Resilient Homes Challenge

Client
Build Academy
Year
2018
Program
Competition Entry
Status
Complete

Brief: To design a resilient, modular and affordable home that costs under $10,000 for disaster (earthquake) affected sites. The houses should be quick to assemble, require minimal tools and expertise and be adaptable to utilise available materials.

Challenges: Creating a home which is earthquake resistant, quick to assemble, lightweight to transport to remote sites while being robust, durable and low cost.

Solutions: A modular plywood structural frame that can be easily and rapidly assembled without specialist equipment. Once assembled the frame can be readily adapted to accept a variety of local corrugated or flat sheet metal cladding, thatch or membrane type weatherproof skins. The modular design and robust portal frame structure allows the home to resist immediate aftershocks and future earthquakes. The modular nature also allows the home to be easily added to as family needs change.

Highlights: Applying advanced parametric architectural tools and prefabrication technology to respond to under-served populations in most need of innovative building solutions.


 

Design Statement: Ram and Gita’s Place is a modular building kit that encapsulates the simplicity and elegance of ancient woodworking techniques with the efficiency and sustainability of pre-fabrication and plantation timber. The design provides Ram, Gita and their three young children with a building kit that they can assemble themselves without prior training and repurposes materials from their earthquake damaged house, providing shelter within days, and saving on labour and material costs. The modular design and robust portal frame structure allows the home to resist immediate aftershocks and future earthquakes while providing longevity and adaptability to changing family needs.

Context: Ram and Gita Tamang, and their three children Shyam, Sita and Nima have just lost their home.
Their quiet, mountaintop existence in the small village of Bhattedanda Nepal, located 5km south-east from Banepa and 30km from Kathmandu, has been shaken by a magnitude 7.8 earthquake. They need to rebuild their lives, their home and the community.

The site is only accessible on foot via rocky, steep sloping terrain. Rubble and roofing iron from the damaged home is available for reuse. Not much else is salvageable. The aftershocks keep recurring 6 months in, and with a harsh Himalayan winter closing in, Ram, Gita and family need a new resilient home to shelter in safely and without fear of collapse, now and for the next 20-30 years. The home needs to remain small and peripheral to crop and livestock that are vital for income production and subsistence.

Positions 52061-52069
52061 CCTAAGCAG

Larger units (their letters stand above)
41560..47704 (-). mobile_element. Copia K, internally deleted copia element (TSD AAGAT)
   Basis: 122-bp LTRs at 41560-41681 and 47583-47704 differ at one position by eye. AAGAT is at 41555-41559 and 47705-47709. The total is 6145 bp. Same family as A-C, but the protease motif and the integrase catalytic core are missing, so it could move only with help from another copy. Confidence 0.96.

Resilience: A design solution that is able to withstand lateral movement, has a small footprint preserving the land for subsistence farming and income-generation, can be assembled quickly to avoid winter exposure at high altitudes, and integrate local standards and building materials is key to achieving resilience to what life brings.

Construction ease: Step by step instructional diagrams are provided with the building kit ensuring instructions are clearly comprehensible without literacy skills or prior building experience. The structural frame is assembled using timber wedges and a timber mallet provided with the kit. Once the frame is erected local cladding and lining materials can be applied, module by module as funds become available or all at once. New modules can be added to the home with the same process and ease of assembly.

Cost effectiveness: Prefabrication and use of CNC technology minimises waste during fabrication, and the automation of repetitive cutting reduces labour costs and also makes use of composite panel products with superior strength to weight and environmental sustainability credentials. Structural pre-certification and DIY assembly by the family also contribute to keeping costs low.

Looking forward: The modular nature of the design makes it ready to respond to the specific social structures and cultural conditions of Bhattedanda, allowing for families to grow, and build new pavilions or extend existing ones as children grow up and have kids of their own. It also allows for the easy assembly of supporting building types crucial to financial sustainability of villages reliant on farming, such as animal shelters and small shop fronts, as seen in and around Ram and Gita’s place.